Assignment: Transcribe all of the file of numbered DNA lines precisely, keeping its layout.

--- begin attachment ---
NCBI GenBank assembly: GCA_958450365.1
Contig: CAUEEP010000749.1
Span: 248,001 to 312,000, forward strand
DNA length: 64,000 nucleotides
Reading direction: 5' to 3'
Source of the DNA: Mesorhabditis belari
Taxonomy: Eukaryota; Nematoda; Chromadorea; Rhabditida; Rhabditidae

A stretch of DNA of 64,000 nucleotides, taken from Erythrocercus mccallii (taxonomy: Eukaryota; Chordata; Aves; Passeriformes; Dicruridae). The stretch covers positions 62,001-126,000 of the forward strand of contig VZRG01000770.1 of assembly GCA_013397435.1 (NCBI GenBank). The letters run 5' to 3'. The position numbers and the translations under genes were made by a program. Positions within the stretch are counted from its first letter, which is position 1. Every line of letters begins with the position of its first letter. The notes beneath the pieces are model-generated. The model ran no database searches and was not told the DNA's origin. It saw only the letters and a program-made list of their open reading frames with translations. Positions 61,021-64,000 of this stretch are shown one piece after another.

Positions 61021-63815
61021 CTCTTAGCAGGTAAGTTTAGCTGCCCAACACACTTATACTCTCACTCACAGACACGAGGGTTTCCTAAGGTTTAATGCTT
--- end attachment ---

NCBI GenBank assembly: GCA_958450365.1
Contig: CAUEEP010000749.1
Span: 248,001 to 312,000, forward strand
DNA length: 64,000 nucleotides
Reading direction: 5' to 3'
Source of the DNA: Mesorhabditis belari
Taxonomy: Eukaryota; Nematoda; Chromadorea; Rhabditida; Rhabditidae

A stretch of DNA of 64,000 nucleotides, taken from Erythrocercus mccallii (taxonomy: Eukaryota; Chordata; Aves; Passeriformes; Dicruridae). The stretch covers positions 62,001-126,000 of the forward strand of contig VZRG01000770.1 of assembly GCA_013397435.1 (NCBI GenBank). The letters run 5' to 3'. The position numbers and the translations under genes were made by a program. Positions within the stretch are counted from its first letter, which is position 1. Every line of letters begins with the position of its first letter. The notes beneath the pieces are model-generated. The model ran no database searches and was not told the DNA's origin. It saw only the letters and a program-made list of their open reading frames with translations. Positions 61,021-64,000 of this stretch are shown one piece after another.

Positions 61021-63815
61021 CTCTTAGCAGGTAAGTTTAGCTGCCCAACACACTTATACTCTCACTCACAGACACGAGGGTTTCCTAAGGTTTAATGCTT